Rebuilding The Past
Archaeological investigations of the Fort Southwest Point site began in 1974. During the summers of 1974 and 1975, archaeological crews from the University of Tennessee exposed portions of foundations of six fort buildings and amassed a sizable collection of fort-period artifacts. They also discovered several other features, including remains of a massive stone wall at the west end of the fort.
In 1984 a second dig was done as a cooperative endeavor between the Department of Conservation and the City of Kingston. Their objective was to begin some kind of reconstruction of the fort, but the immediate goal of the project, conducted by the Department of Conservation’s Division of Archaeology, was to interpret the remains of one building thoroughly and to develop a much clearer understanding of the forts general plan. By the end of 1984 field seasons the location of thirteen buildings was positively known or strongly suggested and a reasonably clear plan had emerged.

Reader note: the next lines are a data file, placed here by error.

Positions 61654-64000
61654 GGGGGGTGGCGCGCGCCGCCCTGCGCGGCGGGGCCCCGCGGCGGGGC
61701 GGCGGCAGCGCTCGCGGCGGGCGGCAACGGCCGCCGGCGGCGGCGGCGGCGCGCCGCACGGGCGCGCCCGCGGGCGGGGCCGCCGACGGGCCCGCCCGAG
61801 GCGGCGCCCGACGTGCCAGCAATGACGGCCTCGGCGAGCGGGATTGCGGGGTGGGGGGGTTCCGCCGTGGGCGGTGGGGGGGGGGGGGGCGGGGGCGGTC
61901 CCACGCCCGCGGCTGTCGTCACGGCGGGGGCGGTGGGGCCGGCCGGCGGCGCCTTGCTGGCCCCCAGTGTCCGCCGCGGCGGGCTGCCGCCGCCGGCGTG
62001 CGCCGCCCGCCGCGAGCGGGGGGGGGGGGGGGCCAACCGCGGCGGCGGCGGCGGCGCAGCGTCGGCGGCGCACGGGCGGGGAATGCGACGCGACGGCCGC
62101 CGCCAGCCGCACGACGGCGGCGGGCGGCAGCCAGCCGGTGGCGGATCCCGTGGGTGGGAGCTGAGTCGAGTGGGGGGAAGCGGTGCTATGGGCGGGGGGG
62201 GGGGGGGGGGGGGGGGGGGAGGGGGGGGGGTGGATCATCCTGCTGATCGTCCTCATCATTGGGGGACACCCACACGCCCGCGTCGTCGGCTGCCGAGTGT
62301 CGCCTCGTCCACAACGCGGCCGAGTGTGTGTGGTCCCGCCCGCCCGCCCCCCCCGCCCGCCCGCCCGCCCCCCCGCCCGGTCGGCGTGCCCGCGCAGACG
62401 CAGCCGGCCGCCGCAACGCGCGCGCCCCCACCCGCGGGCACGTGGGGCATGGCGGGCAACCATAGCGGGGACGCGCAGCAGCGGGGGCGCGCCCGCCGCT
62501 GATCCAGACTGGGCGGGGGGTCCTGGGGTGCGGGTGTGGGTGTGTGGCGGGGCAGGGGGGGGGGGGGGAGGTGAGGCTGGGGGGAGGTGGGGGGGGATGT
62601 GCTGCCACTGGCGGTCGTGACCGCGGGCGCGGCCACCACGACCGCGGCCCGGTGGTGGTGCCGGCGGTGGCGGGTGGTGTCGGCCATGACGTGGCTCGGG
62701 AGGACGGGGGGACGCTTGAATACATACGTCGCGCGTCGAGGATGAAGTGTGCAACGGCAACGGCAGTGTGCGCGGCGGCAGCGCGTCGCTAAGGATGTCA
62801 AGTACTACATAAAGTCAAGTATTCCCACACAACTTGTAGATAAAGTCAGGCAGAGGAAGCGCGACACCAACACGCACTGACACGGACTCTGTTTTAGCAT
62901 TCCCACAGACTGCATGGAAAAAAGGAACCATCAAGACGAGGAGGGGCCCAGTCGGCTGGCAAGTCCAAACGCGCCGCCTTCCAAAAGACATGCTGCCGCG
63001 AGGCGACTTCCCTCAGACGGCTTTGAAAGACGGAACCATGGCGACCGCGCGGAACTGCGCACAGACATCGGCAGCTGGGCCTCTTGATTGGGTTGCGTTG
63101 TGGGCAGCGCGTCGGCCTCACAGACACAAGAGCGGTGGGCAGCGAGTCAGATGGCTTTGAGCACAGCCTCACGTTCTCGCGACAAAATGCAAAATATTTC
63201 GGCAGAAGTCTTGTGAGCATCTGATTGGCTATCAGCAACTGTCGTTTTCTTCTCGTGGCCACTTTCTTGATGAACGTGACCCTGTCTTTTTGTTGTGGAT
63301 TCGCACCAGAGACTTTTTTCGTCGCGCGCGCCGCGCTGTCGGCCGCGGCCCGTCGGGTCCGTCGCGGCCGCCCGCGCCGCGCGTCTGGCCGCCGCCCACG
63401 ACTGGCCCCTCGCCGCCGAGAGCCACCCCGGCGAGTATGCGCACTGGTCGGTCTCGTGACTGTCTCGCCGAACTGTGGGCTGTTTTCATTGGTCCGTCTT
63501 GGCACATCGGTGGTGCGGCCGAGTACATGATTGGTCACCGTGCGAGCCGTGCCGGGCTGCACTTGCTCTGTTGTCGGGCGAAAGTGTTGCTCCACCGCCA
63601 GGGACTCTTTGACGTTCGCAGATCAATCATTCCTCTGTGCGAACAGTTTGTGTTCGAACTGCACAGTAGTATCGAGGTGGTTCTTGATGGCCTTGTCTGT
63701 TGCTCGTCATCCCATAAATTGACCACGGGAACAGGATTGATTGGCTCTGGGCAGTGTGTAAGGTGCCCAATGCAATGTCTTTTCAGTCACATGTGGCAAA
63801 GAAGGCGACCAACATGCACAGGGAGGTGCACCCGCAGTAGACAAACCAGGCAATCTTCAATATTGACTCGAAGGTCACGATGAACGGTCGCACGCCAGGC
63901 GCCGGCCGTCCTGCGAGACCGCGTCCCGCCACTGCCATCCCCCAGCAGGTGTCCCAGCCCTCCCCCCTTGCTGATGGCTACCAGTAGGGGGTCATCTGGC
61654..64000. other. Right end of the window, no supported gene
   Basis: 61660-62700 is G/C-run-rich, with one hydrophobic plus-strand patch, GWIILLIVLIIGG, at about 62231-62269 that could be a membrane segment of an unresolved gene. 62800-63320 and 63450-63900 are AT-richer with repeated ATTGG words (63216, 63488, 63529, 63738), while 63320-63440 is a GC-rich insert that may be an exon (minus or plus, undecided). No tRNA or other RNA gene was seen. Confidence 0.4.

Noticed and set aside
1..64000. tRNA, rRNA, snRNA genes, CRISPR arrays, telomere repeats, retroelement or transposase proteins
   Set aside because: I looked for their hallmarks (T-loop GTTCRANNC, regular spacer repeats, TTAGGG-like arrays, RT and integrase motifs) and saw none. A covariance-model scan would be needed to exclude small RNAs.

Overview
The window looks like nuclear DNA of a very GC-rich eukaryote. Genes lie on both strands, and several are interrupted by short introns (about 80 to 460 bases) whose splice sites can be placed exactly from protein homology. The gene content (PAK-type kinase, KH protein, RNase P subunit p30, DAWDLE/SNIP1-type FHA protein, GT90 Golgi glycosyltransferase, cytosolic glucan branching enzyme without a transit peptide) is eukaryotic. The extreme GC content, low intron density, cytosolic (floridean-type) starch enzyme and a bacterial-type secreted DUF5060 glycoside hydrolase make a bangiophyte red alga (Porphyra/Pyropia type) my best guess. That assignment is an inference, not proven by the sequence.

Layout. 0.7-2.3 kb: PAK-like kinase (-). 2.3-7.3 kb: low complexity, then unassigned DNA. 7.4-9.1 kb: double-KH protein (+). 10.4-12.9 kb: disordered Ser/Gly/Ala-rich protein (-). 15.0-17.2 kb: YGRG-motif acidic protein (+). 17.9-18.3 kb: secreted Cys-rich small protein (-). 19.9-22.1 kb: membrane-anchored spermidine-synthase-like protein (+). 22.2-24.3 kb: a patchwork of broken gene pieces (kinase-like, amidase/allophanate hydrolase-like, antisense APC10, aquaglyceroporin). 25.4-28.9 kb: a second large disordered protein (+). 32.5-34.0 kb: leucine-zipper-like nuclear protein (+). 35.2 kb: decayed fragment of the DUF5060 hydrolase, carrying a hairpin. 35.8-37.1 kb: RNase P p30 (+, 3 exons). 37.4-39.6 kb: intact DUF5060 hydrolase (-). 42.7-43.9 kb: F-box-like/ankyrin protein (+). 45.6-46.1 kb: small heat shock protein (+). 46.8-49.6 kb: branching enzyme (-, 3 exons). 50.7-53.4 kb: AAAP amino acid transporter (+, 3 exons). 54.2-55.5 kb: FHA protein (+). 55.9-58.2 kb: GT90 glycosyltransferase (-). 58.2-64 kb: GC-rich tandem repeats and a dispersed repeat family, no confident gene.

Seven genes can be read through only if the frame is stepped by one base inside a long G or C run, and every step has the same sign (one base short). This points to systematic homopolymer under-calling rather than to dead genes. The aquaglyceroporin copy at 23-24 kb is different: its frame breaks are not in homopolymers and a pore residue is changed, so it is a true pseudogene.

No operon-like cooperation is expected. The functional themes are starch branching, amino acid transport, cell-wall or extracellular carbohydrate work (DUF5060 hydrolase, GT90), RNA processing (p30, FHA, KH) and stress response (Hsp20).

In 1996 a third archaeological study was done. Students from Roane State Community College assisted the Department of Conservation. As the result of their work, we have a detailed knowledge of a third major building, which we now understand was primarily used for administrative and storage purposes.